Academic journal article Journal of Australian Political Economy

Utopia and the Critique of Political Economy

Academic journal article Journal of Australian Political Economy

Utopia and the Critique of Political Economy

Article excerpt

Utopian experiments in Philadelphia and Victoria

In 1845, the Philadelphia Industrial Association established a Fourierist Phalanx on a farm in the northwestern corner of what is now South Bend (the city where I teach), in the U.S. state of Indiana. The Association became an officially recognized society consisting of 50 members, and described as a joint-stock company, on 13 January 1845. Its first official act was on 3 April of that year, when William McCartney sold 230 acres of land to the association for $5,000. The association seems to have had no relationship to the city of Philadelphia but took its name from the same roots of 'brotherly love'. Already in the second year of its operation, the Philadelphia Industrial Association fell on hard times, apparently as the result of a dispute between the president and other members of the society. Undeterred, the Association then proceeded to purchase another plot of land. But even then, it was not able to survive-- and all the land was sold toward the end of 1846, thus ending the short life of the Philadelphia Industrial Association.

We don't know much more about the Association than that. But we are informed that, more than a decade after its demise, a Workingmen's Institute was formed in the area, part of a group of 114 public libraries established in Indiana.

I'll admit I'm interested in the short-lived Philadelphia Industrial Association because I've worked in the same area for over 30 years now. Even more, when I teach my Notre Dame students about capitalism and alternatives to capitalism, I enjoy pointing out that, not only has the United States over the course of its history featured hundreds of communist societies, at least one of them (the Shakers) having endured much longer than the Soviet Union--and some of them existed in Indiana, a state where they spend four years and yet is the last place in the world where they expect to find a history of living, breathing, practicing communists.

Around the same time (in 1853), Johann Frederick Krumnow and his Moravian followers-- farmers, carpenters, blacksmiths, saddlers, masons and other craftspeople--purchased 1600 acres of Crown Land between Penshurst and Hamilton in Western Victoria and proceeded to establish Herrnhut, Australia's first commune. (The name of the commune is the same as the town in Saxony Germany, where the Moravians established a commune for refugees in the early eighteenth century.)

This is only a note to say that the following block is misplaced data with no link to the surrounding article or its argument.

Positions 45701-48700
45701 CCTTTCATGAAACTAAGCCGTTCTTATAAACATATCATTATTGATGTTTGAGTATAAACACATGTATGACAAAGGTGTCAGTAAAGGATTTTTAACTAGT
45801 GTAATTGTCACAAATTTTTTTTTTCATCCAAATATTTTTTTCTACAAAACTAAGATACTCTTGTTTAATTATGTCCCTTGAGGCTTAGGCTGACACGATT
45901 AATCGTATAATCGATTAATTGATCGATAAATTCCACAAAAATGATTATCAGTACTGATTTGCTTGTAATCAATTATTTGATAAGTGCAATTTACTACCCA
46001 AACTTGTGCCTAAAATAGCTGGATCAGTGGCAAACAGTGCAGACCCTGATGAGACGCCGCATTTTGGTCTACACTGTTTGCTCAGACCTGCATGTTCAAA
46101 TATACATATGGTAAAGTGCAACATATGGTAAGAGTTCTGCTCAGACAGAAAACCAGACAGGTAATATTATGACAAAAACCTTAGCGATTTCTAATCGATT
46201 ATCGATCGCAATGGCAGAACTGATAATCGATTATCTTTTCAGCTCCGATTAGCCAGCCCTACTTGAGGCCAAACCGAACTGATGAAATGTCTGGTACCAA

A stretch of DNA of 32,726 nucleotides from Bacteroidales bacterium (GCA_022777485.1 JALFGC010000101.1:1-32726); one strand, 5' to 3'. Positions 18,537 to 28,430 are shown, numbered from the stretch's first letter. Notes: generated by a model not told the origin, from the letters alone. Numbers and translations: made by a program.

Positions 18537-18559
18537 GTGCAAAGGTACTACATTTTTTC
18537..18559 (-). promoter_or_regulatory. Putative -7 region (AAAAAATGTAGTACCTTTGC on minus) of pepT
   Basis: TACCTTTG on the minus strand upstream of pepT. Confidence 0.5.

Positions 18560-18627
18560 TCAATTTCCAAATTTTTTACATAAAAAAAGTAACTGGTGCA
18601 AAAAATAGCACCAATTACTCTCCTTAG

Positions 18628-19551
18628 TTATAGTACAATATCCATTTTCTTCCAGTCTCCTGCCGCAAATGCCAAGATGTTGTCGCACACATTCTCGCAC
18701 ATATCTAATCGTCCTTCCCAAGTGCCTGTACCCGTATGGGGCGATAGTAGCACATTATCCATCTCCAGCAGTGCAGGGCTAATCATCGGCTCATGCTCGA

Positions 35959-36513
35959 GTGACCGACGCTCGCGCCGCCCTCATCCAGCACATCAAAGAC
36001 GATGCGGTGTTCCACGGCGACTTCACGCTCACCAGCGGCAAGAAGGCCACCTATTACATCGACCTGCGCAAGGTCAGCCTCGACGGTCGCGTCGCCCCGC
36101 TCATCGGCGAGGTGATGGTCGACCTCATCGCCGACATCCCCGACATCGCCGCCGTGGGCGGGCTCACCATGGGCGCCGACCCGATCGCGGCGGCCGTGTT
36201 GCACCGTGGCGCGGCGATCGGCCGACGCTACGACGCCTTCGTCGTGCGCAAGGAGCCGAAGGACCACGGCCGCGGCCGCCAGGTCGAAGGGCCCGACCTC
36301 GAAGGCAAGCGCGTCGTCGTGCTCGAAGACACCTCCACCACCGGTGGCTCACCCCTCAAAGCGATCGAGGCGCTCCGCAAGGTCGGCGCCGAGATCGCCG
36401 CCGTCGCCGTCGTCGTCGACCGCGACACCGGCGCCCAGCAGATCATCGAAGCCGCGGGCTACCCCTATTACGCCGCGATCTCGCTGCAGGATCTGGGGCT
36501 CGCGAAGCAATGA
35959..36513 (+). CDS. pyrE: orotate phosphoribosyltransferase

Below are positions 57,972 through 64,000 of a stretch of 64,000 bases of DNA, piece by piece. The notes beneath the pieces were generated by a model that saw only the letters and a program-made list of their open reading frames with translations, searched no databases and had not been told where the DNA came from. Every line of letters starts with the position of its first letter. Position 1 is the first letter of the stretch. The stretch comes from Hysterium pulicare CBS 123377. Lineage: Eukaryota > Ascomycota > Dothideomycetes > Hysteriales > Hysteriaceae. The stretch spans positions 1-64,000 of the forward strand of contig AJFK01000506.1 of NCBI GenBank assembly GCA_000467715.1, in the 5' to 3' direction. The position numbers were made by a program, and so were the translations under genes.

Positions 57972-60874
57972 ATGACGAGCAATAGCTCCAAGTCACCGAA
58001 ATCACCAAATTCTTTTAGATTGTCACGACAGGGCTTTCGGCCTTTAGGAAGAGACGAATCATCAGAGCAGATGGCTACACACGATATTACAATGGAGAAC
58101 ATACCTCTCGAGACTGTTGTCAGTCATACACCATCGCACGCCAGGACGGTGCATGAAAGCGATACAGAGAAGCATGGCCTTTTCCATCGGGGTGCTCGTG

Apparently, in the wider community, the people at Herrnhut were often referred to as 'The Peculiar People' because of their strange beliefs. Not only were members not allowed to seek medical help (medical problems could only be treated with prayer), but--perhaps even stranger at the time--all money and property belonged to the collective.

Various bluestone buildings were constructed over the years (the ruins of which can still be visited). These included a house for Krummnow, a church, a communal kitchen and dining room, and a dormitory. Other works included a dairy complex, various dams and wells, a mill, quarries, an orchard and vineyard. The commune was intended to be self-sufficient, with all excess produce sold to nonmembers. Over the years, the commune was very successful, although markets for its wool, wheat, and other produce were limited and distant. The communards also put their religious principles to practical purpose to support others--including local Aborigines, women in distress, and homeless or destitute men. People were taken in, housed, and fed but they were required to work and pray together with the communards.

By the 1870s, Herrnhut was increasingly in debt and Krummnow was losing his absolute hold over the commune. The crisis was averted when Herrnhut absorbed the 60 members of another utopian commune established by Maria Heller at Pine Hills in northern Victoria. But Heller eventually defected to the nearby community of Tabor and, by the late 1870s, Herrnhut was in grave financial difficulty. …

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